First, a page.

on the west side. He moved on the Brazos, above
    Sanfellipe 10 or 12 miles west side, and becoming deranged
    committed suicide. He was esteemed one of the best
    of men."


    Sources:

    Winkler, E. W.
    Manuscript Letters and Documents of Early Texians 1821-1845

    Handbook of Texas-Vol. I

    Weyand, Leonie Rummer and Houston Wade
    History of Fayette County

    Papers Concerning Robertson's Colony in Texas-Vol. IV

    Hayes, Charles W.
    Galveston-History of the Island and the City-Vol. I

    Barker, Eugene C.
    The Father of Texas

    Sinks, Julia Lee
    Chronicles of Fayette

    Probate Court Records-Austin County

    Rabb, Mary Crownover
    Travels and Adventures in Texas in the 1820's

    Census Records Republic of Texas

    Taylor, Virginia H.
    The Spanish Archives of the General Land Office of Texas

    Smith, Bennett
    Marriage By Bond in Colonial Texas

    Ray, Worth S.
    Austin colony Pioneers

    Wortham
    History of Texas

    Wharton, Clarence R.
    History of Ft. Bend County

    Boddie, Mary Delaney
    Thunder on the Brazos

    The Papers of Mirabeau Buonaparte Lamar-Vol. IV Part I, Page 215-217

    The Lavaca County Tribune-July 1956



    "During this summer Capt. C. was without a shirt, and wore a buckskin hunting shirt instead.— Towards autumn he learned that Col. Groce had some goods. He therefore visited the Col. to replenish his wardrobe. He bought a few yards of coarse, brown Hollands—“Of this linen” says the captain “Mrs. Byrd made me two shirts, the best I ever wore, as they lasted nearly three years.” In the fall of 1823 Col. Austin wrote to Chriesman from the Colorado to employ him as a surveyor. He accepted the appointment and followed the business for several years. About the same time Seth Ingram and Selkirk were also appointed surveyors. The first survey made by Capt Chriesman in the Colony was a league of land 87 for Josiah H. Bell on the west side of the Brazos a few miles below the Labahia road. This work was done on the tenth day of October 1823. Ingram's first survey was made for Sylvanus Castleman on the west side of the Colorado above LaGrange. After making a few more surveys above and below the Labahia road, Capt. Chriesman went lower down the Brazos to work."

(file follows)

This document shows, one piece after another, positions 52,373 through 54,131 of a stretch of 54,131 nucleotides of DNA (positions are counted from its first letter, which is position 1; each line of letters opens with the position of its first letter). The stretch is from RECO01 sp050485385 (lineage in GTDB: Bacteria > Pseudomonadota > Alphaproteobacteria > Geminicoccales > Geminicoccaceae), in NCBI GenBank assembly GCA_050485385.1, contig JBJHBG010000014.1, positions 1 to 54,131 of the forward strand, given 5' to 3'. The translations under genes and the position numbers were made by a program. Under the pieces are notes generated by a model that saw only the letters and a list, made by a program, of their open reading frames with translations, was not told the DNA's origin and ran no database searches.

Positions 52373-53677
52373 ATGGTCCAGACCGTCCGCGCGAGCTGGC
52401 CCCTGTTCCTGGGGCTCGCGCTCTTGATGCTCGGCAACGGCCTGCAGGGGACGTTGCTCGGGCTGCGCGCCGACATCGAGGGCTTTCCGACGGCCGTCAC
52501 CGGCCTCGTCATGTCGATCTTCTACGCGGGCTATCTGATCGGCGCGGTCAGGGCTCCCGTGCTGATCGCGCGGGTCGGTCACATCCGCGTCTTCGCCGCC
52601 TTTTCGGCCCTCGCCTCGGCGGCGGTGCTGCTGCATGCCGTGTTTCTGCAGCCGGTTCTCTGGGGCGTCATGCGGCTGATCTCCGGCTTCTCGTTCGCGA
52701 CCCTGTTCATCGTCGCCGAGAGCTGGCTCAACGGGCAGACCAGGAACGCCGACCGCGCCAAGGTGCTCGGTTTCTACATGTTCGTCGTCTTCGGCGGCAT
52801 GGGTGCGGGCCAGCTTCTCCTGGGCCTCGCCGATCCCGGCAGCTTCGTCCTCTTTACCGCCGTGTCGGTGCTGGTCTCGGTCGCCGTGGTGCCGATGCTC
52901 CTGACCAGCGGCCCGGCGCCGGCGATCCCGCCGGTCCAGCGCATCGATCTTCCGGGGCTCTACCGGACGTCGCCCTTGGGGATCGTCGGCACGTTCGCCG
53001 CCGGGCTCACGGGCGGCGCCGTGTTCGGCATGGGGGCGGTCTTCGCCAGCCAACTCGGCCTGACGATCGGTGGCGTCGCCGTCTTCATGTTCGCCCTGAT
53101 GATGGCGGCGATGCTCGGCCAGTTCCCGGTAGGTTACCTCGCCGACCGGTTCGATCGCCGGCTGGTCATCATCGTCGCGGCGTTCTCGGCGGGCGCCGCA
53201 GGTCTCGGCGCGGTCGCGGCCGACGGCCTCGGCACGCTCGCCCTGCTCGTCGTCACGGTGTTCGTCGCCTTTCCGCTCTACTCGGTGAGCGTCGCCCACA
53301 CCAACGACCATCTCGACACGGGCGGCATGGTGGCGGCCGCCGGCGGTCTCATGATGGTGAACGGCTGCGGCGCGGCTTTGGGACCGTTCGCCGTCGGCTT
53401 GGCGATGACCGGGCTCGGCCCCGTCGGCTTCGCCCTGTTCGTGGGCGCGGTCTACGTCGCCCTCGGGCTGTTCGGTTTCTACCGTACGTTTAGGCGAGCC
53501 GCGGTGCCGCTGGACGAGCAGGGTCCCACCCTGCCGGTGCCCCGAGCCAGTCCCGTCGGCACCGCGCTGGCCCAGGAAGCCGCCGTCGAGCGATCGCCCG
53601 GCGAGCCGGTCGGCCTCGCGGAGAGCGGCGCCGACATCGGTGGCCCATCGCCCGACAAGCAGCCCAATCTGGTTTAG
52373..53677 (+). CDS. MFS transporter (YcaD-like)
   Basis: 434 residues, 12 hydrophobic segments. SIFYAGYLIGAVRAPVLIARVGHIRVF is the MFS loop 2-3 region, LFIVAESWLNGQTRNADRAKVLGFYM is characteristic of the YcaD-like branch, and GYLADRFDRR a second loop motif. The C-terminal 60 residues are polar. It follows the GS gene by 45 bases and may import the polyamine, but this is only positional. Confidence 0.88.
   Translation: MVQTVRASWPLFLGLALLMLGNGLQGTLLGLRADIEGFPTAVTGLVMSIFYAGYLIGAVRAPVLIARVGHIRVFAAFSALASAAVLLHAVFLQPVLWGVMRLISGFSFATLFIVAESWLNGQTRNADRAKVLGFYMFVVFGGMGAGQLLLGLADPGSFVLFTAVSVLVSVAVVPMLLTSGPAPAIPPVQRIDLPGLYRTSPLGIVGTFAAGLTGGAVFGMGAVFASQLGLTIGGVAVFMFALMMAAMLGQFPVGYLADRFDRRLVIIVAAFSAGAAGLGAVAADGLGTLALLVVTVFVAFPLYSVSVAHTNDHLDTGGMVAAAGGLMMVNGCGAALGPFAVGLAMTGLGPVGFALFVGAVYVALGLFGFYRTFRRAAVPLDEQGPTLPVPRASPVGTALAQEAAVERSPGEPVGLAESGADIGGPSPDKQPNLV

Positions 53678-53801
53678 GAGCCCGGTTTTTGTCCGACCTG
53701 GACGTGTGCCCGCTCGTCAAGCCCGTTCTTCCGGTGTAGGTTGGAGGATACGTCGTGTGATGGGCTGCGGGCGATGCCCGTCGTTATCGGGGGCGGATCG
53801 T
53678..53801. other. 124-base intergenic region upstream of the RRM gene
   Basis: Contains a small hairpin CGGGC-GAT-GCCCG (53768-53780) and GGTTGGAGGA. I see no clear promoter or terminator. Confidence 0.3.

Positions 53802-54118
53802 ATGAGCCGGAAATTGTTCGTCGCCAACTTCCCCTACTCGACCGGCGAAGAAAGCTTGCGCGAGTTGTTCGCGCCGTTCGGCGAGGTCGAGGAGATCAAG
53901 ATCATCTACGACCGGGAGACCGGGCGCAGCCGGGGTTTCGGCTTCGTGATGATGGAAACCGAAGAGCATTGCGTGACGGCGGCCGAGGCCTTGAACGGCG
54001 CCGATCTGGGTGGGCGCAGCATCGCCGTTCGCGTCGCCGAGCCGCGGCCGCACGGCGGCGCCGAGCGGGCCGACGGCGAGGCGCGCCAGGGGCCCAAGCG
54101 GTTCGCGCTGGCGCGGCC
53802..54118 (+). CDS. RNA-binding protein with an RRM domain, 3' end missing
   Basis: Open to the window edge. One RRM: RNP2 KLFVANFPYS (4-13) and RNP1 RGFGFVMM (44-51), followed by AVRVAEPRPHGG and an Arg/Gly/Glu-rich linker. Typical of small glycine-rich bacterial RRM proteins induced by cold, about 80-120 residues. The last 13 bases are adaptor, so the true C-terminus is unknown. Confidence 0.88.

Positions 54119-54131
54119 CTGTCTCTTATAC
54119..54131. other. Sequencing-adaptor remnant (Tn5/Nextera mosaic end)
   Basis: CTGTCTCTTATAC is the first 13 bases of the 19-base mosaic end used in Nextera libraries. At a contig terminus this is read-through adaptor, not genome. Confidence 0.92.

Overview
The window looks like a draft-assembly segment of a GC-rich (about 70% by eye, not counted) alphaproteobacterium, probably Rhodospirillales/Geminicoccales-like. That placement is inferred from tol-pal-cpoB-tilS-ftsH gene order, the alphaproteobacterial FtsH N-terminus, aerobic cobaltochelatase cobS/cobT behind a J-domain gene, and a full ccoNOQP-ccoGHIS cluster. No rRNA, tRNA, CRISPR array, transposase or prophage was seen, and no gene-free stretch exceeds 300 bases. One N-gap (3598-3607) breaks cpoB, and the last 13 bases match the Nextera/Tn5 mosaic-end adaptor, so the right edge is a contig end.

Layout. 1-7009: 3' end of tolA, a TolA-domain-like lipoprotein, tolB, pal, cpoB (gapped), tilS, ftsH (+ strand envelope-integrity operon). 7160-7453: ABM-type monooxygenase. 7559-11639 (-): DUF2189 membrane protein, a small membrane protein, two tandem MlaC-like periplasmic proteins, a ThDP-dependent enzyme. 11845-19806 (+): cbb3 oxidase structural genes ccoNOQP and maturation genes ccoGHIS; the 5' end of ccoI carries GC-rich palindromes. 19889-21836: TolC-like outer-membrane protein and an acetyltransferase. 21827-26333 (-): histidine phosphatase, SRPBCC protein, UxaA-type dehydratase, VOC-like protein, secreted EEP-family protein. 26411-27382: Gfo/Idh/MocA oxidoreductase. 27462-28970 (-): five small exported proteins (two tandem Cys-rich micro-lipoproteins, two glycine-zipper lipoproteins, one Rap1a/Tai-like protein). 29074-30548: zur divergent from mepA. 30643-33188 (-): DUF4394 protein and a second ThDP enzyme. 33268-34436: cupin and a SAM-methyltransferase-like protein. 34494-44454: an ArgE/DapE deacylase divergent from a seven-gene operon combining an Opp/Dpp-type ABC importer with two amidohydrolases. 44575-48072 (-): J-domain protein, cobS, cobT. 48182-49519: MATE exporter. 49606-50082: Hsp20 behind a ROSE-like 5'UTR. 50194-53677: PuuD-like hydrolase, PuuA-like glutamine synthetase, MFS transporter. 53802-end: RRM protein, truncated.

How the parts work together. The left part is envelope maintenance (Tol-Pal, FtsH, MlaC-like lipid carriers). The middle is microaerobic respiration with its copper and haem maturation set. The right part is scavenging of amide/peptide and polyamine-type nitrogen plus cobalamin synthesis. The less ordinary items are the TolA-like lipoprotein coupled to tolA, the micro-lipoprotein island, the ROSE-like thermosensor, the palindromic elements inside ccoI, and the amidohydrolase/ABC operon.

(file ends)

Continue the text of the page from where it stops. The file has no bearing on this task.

Kuykendall, J. H., "REMINISCENCES OF EARLY TEXANS. A COLLECTION FROM THE AUSTIN PAPERS ", Volume 006, Number 3, Southwestern Historical Quarterly Online, Page 236 - 253. http://www.tsha.utexas.edu/publications/journals/shq/online/v006/n3/articl e_4.html
    [Accessed Tue Mar 11 21:08:59 CDT 2008]


    Castleman Grave
    Manton Spring

    In May 1958 Joe Cole reported: "One grave at Manton Spring. Supposed to be one of the Castleman's. The grave is lost. Buried about 1830. About 5.5 miles west of La Grange on the old Plum gravel road. (Willie Snider. May 1958) / in gravel pit - J. Cole." This is very possibly Sylvanus Castleman's gravesite.





    Father: Jacob Castleman (II) b: 1756 in VA ?
    Mother: Eva (Eve) Liston b: BET. 1750 - 1760 in New Castle Co., DE

    Marriage 1 Elizabeth "Betsy" Lucas b: ABT. 1780 in TN
    • Married: 19 AUG 1803 in Davidson Co., TN
    Children
    1. Has Children Nancy Castleman b: ABT. 1804 in Davidson Co., TN
    2. Has Children Andrew Castleman b: ABT. 1805 in TN
    3. Has Children Sarah Castleman b: ABT. 1806 in TN
    4. Has No Children Elizabeth Castleman b: ABT. 1810 in Tn
    5. Has Children Lavinia Castleman b: 23 APR 1813
    6. Has No Children Benjamin Castleman b: ABT. 1816
    7. Has Children Jacob Castleman b: ABT. 1821 in Missouri
    8. Has No Children John Castleman b: ABT. 1823 in Fayette Co., TX

    Sources:
    1. Title: Official Record
      Repository:
      Media: Official Document
      Note: Official Record. The Petition of Elizabeth Lucas Castleman dated June 27, 1831